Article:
The potatoes cook up smooth and creamy, with just enough bite from the smashing to make them satisfying. The thyme is just right—not too herby, with a nice, aromatic flavor. The crème fraîche adds not only silky texture, but a lovely tang of flavor that elevates these potatoes from busy weeknight fare to formal weekend dinner status. The recipe is easy to follow and works exactly as written. This one is a keeper.

If you love sour cream and chives on your baked potato, think of this recipe as the French-y version of the familiar combination. It’s a satisfying side dish that’s quicker than baked potatoes, and easier than classic mashed potatoes (for which you need to warm milk in a separate pan).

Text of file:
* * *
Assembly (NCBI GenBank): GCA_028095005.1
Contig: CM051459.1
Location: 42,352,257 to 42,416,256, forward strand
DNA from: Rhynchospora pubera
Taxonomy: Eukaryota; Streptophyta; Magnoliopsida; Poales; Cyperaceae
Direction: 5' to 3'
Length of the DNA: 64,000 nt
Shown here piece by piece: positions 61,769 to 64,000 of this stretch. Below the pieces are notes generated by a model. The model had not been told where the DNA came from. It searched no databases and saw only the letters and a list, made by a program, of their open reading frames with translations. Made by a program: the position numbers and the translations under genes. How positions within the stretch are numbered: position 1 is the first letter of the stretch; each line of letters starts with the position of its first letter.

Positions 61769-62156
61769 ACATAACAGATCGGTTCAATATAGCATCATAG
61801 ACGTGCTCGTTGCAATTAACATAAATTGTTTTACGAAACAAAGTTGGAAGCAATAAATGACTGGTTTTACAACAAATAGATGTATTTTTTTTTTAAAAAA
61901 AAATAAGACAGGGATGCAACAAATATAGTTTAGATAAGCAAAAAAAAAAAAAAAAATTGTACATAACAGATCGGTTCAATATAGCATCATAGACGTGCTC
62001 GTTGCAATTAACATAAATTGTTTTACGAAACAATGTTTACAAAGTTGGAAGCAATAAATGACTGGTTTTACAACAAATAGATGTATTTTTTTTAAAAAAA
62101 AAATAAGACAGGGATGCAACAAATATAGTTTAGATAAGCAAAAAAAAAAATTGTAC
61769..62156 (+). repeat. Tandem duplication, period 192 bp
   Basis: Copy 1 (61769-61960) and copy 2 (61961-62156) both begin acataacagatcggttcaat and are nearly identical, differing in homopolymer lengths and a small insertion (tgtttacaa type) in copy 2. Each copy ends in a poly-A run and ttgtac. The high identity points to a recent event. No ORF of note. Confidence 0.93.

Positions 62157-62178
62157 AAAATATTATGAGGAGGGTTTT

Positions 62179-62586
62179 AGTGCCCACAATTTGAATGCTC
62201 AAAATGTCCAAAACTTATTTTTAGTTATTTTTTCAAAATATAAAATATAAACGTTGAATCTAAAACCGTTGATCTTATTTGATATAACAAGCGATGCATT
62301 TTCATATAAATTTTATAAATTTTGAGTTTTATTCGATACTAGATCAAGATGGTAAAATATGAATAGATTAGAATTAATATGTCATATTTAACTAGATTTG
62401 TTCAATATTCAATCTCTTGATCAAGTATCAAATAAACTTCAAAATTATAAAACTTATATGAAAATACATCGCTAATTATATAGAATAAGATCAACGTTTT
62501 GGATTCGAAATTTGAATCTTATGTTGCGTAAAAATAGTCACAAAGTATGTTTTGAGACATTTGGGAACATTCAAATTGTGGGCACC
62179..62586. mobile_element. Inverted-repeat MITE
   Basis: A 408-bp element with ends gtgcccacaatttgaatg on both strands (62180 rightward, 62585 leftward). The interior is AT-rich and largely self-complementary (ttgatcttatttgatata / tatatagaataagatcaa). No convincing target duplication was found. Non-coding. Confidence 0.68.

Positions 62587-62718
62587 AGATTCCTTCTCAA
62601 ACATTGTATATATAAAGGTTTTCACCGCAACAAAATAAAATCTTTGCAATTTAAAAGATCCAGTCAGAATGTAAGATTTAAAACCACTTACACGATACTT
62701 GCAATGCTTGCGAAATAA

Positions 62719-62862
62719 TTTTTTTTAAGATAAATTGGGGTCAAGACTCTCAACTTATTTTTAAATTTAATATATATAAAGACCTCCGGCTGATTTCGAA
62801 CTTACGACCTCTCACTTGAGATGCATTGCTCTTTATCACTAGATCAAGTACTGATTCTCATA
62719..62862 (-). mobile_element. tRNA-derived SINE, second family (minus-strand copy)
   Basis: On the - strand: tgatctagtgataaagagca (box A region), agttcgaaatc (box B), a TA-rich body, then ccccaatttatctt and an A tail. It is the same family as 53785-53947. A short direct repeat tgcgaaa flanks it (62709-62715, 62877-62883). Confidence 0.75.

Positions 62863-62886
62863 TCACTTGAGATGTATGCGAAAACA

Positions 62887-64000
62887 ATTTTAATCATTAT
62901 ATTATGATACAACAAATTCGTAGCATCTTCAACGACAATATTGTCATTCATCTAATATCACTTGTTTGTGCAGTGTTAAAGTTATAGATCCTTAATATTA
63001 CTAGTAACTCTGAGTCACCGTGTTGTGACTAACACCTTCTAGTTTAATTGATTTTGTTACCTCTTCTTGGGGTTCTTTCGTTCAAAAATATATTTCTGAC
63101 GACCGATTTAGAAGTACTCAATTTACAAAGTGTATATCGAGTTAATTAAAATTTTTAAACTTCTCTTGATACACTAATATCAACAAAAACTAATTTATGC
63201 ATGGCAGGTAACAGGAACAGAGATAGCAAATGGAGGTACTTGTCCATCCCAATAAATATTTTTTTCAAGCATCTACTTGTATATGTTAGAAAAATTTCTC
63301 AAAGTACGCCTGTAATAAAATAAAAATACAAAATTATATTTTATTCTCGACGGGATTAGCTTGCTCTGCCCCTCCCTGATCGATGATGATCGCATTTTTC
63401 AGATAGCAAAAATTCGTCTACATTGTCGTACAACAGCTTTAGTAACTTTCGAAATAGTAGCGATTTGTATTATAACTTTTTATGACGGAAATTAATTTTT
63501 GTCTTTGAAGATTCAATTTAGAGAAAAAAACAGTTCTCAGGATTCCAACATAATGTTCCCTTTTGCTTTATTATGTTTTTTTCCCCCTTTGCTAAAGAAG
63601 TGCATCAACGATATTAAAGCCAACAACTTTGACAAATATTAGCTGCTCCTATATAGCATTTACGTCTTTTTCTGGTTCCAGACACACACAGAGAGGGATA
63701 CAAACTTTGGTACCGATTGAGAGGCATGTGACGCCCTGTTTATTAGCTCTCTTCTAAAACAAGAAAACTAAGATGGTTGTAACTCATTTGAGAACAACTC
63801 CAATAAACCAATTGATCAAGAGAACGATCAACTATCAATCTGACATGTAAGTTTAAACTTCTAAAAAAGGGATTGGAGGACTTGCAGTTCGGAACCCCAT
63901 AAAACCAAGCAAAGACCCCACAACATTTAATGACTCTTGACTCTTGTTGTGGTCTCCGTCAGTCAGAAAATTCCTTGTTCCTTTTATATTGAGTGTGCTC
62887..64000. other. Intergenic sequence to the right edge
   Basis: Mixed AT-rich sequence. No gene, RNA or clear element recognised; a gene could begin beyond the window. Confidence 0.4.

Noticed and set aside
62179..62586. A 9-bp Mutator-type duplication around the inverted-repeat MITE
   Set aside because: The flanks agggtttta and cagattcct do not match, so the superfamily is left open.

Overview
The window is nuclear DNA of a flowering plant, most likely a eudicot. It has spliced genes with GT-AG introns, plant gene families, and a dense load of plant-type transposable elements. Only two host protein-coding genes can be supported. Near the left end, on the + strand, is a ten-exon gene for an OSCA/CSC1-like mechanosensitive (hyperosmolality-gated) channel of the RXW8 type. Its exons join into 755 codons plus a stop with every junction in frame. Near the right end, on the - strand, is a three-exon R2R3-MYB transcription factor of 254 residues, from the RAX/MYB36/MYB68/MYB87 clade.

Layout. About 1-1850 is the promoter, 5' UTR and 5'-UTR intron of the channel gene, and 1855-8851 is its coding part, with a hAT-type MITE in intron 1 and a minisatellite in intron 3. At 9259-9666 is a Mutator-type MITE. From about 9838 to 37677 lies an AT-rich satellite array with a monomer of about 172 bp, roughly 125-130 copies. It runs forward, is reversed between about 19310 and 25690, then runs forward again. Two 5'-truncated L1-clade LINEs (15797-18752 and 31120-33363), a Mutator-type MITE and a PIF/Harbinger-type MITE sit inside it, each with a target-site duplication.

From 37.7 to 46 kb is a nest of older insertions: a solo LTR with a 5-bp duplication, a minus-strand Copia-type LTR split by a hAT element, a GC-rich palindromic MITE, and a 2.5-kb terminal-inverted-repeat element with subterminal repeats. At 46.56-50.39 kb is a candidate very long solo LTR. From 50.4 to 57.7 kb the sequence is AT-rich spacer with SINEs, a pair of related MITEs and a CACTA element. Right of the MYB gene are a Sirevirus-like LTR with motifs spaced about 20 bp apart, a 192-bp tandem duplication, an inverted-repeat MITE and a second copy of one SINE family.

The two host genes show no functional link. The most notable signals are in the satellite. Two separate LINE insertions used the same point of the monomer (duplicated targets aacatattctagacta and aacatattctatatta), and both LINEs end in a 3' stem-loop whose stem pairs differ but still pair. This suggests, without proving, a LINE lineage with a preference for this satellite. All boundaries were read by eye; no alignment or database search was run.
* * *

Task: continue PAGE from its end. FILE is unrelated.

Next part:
I was afraid I’d have to pass this recipe up, since I can rarely find crème fraîche in our local supermarket, but I found a recipe for homemade crème fraîche in Virginia Willis’s Basic to Brilliant, Y’All and decided to make my own. I’m sure glad I did, since this smashed potato recipe is fantastic. Hard to believe by just adding some thyme, crème fraîche, salt, and pepper to your potatoes, you could come up with something so delicious. I know I’ll be making these again.

This recipe couldn’t be simpler; potatoes (unpeeled), crème fraîche, and thyme. I found as the dish cooled down to room temperature, the flavor got even better. I would definitely pair these potatoes with a grilled protein. The grill char will complement the richness and acidity of the crème fraîche.